I am a child of the 60s. Although I was born in 1955, the first five years of my life are understandably a bit foggy. But once I entered kindergarten in the San Fernando Valley in suburban Southern California, I became much more attuned to the world outside my own family and neighborhood. In addition to meeting new friends and classmates of different ethnic and cultural backgrounds, I was increasing made aware of the realities of life. I remember walking the half mile to school with my only slightly older sister and brother, passing under the new Interstate and across busy Laurel Canyon Blvd. In 1963, my third grade teacher Mr. Mauer cried as he tearfully informed us of the assassination of President Kennedy and dismissed us to begin a week of National morning. I watched the Watts riots two years later on TV (my future husband lived close enough to personally witness them). All the while, the Vietnam war was becoming more real as TV news programs began to broadcast live reports from a part of the world we knew little about. While it was a tumultuous time, it did produce some of the best music and by the end of the decade, American Neil Armstrong, became the first man to walk on the moon.
My experience growing up during the turbulent 60s greatly influenced the way I, and with the agreement and support of my husband, chose to raise our kids in the 90s. I wanted my son and daughter to not only be aware of what was going on in the world but also how they could have an impact. I wanted them to be curious about the world around them and to understand how sometimes small actions can have outsize consequences. No subjects were off-limits and we were as honest as we could be within the confines of their age and experience at the time. Experience is the fundamental to understanding and curiosity tends to drive what people choose to experience. Of course, when our kids were young, their curiosity is about things they see around them. Things like animals, the weather, their family, and even food. Books can supply some answers and we read to them daily from the very beginning. But hands on experience often is the best teacher. So we allowed them to have pets and take responsibility for their care. Over the course of their childhood dogs, cats, rabbits, a duck, a goose, and even baby birds that had fallen out of a nest found shelter in our home or yard. We watched the storms rise over the mountains and talked about the relationship between thunder and lightning. We celebrated holidays with relatives who lived nearby and visited other relatives that lived farther away. We ate dinner together as a family and the kids were required to help in the preparation and clean-up as their age and skills allowed.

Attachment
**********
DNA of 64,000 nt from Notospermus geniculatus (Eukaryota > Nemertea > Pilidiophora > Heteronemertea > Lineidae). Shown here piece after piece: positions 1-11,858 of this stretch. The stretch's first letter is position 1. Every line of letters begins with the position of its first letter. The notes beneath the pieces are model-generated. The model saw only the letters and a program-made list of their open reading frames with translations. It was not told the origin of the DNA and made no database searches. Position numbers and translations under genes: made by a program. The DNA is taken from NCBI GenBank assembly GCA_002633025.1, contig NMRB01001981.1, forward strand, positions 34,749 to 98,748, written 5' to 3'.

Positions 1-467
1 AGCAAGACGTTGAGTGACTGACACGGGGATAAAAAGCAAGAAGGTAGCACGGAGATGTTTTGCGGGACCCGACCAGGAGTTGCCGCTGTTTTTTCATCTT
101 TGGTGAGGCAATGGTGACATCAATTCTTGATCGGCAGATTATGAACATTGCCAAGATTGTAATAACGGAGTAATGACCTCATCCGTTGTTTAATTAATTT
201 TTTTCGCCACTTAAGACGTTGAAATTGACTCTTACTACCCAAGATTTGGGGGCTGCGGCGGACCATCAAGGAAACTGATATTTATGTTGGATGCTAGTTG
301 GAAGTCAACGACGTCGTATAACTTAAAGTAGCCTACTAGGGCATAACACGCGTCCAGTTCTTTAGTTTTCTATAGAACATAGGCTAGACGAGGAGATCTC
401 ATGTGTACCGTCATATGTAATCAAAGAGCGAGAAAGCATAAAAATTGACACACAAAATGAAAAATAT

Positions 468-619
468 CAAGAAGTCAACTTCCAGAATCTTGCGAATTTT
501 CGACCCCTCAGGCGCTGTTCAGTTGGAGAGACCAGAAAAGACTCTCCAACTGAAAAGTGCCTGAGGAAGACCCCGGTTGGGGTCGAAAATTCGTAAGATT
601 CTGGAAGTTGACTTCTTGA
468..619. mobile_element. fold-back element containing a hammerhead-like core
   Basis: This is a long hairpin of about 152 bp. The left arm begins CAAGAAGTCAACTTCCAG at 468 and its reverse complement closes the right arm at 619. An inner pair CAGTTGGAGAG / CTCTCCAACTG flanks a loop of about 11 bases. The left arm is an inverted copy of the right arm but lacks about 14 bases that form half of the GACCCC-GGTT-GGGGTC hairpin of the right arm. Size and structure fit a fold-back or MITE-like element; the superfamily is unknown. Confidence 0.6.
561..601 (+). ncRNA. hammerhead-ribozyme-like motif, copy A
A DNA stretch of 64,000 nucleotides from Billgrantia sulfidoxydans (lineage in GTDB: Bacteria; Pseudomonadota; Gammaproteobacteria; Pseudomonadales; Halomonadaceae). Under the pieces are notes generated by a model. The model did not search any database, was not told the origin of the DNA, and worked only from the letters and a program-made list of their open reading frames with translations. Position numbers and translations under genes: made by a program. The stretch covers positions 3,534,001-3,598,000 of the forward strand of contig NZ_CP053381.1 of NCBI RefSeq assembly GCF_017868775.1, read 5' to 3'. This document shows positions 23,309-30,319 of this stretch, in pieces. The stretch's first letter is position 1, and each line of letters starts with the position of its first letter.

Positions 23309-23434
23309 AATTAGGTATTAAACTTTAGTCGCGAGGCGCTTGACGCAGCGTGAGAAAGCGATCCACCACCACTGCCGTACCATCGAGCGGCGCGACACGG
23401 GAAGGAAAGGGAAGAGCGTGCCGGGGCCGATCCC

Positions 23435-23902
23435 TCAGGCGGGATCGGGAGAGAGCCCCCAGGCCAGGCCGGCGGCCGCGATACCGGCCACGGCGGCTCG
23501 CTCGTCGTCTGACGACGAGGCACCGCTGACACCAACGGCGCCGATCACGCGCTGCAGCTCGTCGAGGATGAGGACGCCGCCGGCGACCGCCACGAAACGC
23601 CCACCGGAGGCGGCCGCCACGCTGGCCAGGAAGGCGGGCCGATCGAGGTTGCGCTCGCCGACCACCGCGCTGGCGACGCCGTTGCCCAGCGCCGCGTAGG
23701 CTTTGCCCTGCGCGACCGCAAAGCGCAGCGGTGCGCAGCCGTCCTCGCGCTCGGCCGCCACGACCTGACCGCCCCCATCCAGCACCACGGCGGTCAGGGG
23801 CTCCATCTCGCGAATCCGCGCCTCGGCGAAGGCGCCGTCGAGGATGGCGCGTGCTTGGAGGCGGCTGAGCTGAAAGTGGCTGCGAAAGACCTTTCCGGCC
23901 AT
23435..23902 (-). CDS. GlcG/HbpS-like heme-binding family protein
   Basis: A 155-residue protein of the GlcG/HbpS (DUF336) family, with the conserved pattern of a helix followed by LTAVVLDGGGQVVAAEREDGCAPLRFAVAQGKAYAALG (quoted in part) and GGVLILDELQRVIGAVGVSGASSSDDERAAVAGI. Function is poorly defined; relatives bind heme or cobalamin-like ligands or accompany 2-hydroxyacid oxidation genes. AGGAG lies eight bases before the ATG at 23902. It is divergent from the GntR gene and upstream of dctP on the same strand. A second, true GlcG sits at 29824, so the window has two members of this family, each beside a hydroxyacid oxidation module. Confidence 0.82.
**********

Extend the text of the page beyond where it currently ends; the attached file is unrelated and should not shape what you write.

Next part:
As they got older, they both participated in organized sports. It helped to teach teamwork, cooperation, leadership and how to win, and lose graciously. We let them try whatever sport they thought they might enjoy, with the only caveat that they finish the season and that they thank the coach. Josh learned that he liked soccer and that he was good runner, but decided that one season of little league was more than enough. On the other hand Becca never found a sport that she did not like. Perhaps the experiences that had the greatest impact on their life and career choices were gained through travel. The first time we took Josh camping he was six months old and we all slept in the back of our Volkswagen Van. By the time he was 4 or 5, he insisted on sleeping in his own tent. Becca loved camping as well. We camped several times a year mostly in State and National Parks. We took a six-week trip to Alaska before they were teenagers. They learned to love the outdoors, especially the ocean. As they got older, they went to sleep-away outdoor school with their school classmates on Catalina Island, a summer camp in the San Juan Islands, and Space Camp. But don’t let me forget some of the most important experiences they had as teenagers were the part-time summer jobs where they learned how to take orders from a boss or bosses and the satisfaction of seeing and tasting the results of your labor (they both worked for a local beekeeper for a while).
Curiosity leading to experiences leading to success as adults. Curiosity alone is not enough. As parents you need to guide your children to insure those experiences have a positive impact even, and especially if, the lesson is to change the direction. You have to be open to always learn something from and stay curious. It has worked for us.